Richard Olney’s Infuriating Recipe for Mussels

In an attempt to clean up this blog, I took a look into my drafts. Reader, the terror of this particular corner of the internet strikes fear into my heart. The constant starts and the stops alone kill me! But *sigh*, therapy has taught me “done is better than perfect,” so in that vein, I’ll be publishing some of those drafts, as close to their “draft state” as I can reasonably stomach. Here, then, an entry from June 2015: 

I’m a way-late bloomer when it comes to this food thing. I didn’t go to culinary school, teaching myself from mostly from home. And while I eat at restaurants, it’s usually because a place looks charming, not because of its star-power (though I do try to make it to those, too). My food heroes growing up were Sarah Moulton and Emeril, and then your Julia Childs, your Jacques Pepin. As an adult, I predictably gravitated toward the contessa herself, Ina Garten, like a gay moth to the brightest disco ball.

But I had no idea about Richard Olney. Then, over a year ago , I came across him twice in short order. I first encountered him in the words of John Birdsall’s essay, America, Your Food is So Gay, published in Lucky Peach’s Gender Issue. The piece shed light on the work of Craig Claiborne, James Beard and Olney, three gay men who were influential in shaping America’s food identity. With the exception of Beard and some bits about Claiborne, I otherwise had no idea, about Olney in particular.

Then there was Luke Barr’s Provence, 1970, a narrative weaving of letters between Barr’s great-aunt, the storied food writer M.F.K Fisher and her best pals Child and Beard during one fateful winter in Provence. Olney — a trained painter and self-trained cook in the French tradition — makes an appearance, the book’s main source of friction. What I gleaned didn’t paint him in the best of lights: snobbish, meticulous to the point of condescending… Frankly? He sounded kinda bitchy.

But he also knew his way around a kitchen. When I finished the book and put the essay away, I only thought of Olney peripherally, until Ian bought us the 40th anniversary edition of his book, Simple French Food. 

Let’s just start by saying the title is anything but. “Simple” here does not mean a “set it and forget it” call to arms, but instead, a call for a simple list of immaculate ingredients prepped to the utmost of a cook’s ability, so that the food sings. It is a beautiful book, written in bitingly straightforward fashion with no sympathy for your lack of skills. In short, this book forces you to learn how to cook.

Ian cooked Olney’s “lobster dinner for two,” which included game hens, lobster and a raspberry coulis dessert from the French Menu Cookbook, which — duh — took a lot of work. When we picked up Simple, we thought we’d have a slightly easier time.

Not even remotely true.

Because there aren’t enough hours in a week and too many books to try, we’ve so far only really cooked one recipe: his mussels. You’d think this would be a hoot, as mussels are notoriously easy to prepare. Get your broth game correct and you’ll impart a wealth of flavors depending on your combo of aromatics, seasoning and broth-base. Folks will be impressed by the your Ina-level presentation of homey, elegant open shellfish swimming in bright, savory bath.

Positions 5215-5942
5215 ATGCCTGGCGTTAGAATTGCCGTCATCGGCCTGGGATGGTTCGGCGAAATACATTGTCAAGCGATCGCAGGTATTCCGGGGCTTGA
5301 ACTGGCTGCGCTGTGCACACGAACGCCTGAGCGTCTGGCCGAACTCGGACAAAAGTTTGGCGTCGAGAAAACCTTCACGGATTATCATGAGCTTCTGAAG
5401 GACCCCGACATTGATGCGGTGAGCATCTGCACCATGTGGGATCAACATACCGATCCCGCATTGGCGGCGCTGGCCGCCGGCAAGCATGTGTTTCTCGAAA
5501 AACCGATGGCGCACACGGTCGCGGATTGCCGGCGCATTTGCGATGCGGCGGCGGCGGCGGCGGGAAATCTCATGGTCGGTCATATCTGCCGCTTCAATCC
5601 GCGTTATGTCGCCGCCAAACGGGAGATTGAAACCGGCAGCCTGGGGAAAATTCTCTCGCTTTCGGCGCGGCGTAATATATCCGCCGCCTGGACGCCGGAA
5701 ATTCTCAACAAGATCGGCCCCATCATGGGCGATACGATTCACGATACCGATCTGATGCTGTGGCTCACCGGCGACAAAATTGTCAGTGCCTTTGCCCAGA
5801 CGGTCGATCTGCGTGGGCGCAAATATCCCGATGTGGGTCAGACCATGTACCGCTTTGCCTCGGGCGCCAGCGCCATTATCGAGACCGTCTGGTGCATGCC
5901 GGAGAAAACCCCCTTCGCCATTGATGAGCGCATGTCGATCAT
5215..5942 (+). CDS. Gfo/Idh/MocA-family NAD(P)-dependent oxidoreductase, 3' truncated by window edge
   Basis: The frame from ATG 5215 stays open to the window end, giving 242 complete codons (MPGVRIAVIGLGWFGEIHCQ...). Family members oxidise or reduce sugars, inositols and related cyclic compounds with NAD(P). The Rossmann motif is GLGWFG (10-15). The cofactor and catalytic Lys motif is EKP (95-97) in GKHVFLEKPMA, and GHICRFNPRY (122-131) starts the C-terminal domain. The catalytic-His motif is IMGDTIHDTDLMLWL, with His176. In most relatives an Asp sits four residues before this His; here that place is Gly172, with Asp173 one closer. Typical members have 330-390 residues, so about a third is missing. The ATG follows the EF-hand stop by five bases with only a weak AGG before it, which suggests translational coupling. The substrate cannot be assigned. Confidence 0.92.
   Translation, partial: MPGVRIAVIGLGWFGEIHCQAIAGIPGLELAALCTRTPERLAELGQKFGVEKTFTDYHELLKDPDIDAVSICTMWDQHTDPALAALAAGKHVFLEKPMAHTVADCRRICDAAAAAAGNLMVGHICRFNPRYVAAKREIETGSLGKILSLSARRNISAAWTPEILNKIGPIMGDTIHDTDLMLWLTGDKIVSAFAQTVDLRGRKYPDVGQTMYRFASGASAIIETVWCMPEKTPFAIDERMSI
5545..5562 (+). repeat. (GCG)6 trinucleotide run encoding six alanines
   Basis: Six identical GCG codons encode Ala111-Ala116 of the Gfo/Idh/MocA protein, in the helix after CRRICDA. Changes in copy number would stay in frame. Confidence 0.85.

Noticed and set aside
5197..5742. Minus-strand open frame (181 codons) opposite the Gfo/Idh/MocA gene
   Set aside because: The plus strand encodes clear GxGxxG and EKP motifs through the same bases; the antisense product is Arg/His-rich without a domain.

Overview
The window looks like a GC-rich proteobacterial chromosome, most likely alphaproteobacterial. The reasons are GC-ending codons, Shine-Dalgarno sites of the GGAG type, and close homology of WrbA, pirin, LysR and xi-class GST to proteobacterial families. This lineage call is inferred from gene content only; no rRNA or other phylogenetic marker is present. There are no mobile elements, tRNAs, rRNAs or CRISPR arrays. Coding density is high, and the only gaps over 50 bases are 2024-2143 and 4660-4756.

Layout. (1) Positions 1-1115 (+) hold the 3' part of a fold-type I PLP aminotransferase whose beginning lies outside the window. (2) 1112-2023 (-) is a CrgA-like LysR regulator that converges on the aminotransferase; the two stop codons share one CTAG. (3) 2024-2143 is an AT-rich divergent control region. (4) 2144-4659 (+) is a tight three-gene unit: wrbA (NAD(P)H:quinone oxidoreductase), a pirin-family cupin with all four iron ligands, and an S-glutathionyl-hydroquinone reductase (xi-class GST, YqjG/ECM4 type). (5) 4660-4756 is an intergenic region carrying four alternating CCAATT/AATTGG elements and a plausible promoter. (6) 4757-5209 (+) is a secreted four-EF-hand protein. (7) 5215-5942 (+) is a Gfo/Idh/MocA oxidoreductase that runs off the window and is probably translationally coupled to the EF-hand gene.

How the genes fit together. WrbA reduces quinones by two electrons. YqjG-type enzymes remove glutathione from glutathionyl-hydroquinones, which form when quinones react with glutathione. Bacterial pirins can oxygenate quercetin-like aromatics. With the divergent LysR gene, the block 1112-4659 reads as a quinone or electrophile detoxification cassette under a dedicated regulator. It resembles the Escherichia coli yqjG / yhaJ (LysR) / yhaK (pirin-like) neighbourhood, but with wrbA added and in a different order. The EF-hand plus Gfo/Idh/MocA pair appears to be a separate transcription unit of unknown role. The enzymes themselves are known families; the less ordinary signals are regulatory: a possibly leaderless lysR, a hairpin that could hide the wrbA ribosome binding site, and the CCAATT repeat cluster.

Let me reiterate: I. Love. Mussels. From Thai-style mussels, piquant spicy flavors of chiles commingling with creamy coconut milk and bright, citrusy lemongrass, to Belgian moules, with yeasty funky beer adding fruity, biscuity notes to the broth, or even French preparations, sing-songy with acidity from dry white wine, mussels in all forms are good. All easy to make.

Enter Olney.

His preparation of mussels—stuffed with spinach, hardboiled eggs and surprisingly, more mussels—reads simply on paper. There are very few ingredients, and the sauce is a quick preparation of butter, onions and pulpy tomatoes. It’s in the doing that you find out Olney is a real asshole.

Case in point? Bro had me stabbing open 50 or so fresh mussels, only to stuff them with their chopped up brethren, and then? AND THEN having me tie each bad boy up with twine. TWINE!

The elegance of mussels is the simplicity by which the dish basically builds itself. Got a bangin’ broth recipe you want to try? Whip it up any which way you like, add your mussels, wait until they open, and boom! Done. You’ve got a magical seafood dish with a rich liquid for sopping up with crusty, comforting baguette. If Olney were around, I would tell him to go fuck himself (not really, as I think he might be my type?) but I would argue against the merits of his prep.

It took me three goddamn hours to bring this dish to the table. By comparison, all of my other favorite mussel dishes take no more than 30 min, from shopping to slurping up the broth. And, to add insult to injury, the sauce wasn’t even in that good, and the stuffing we worked SO HARD to cram into the mussels I murdered with my knife just fell out into the broth anyway. Infuriatingly, we had the added task of UNWRAPPING our mussel packages that managed to stay open, instead of just, you know, EATING.

This recipe was an unnecessary exercise in rage.

While I respect what Olney has done for the culinary world, both as a cook and as a role model for aspiring LGBT food folks, if this was my first introduction to him, I’d chuck the book out the window.

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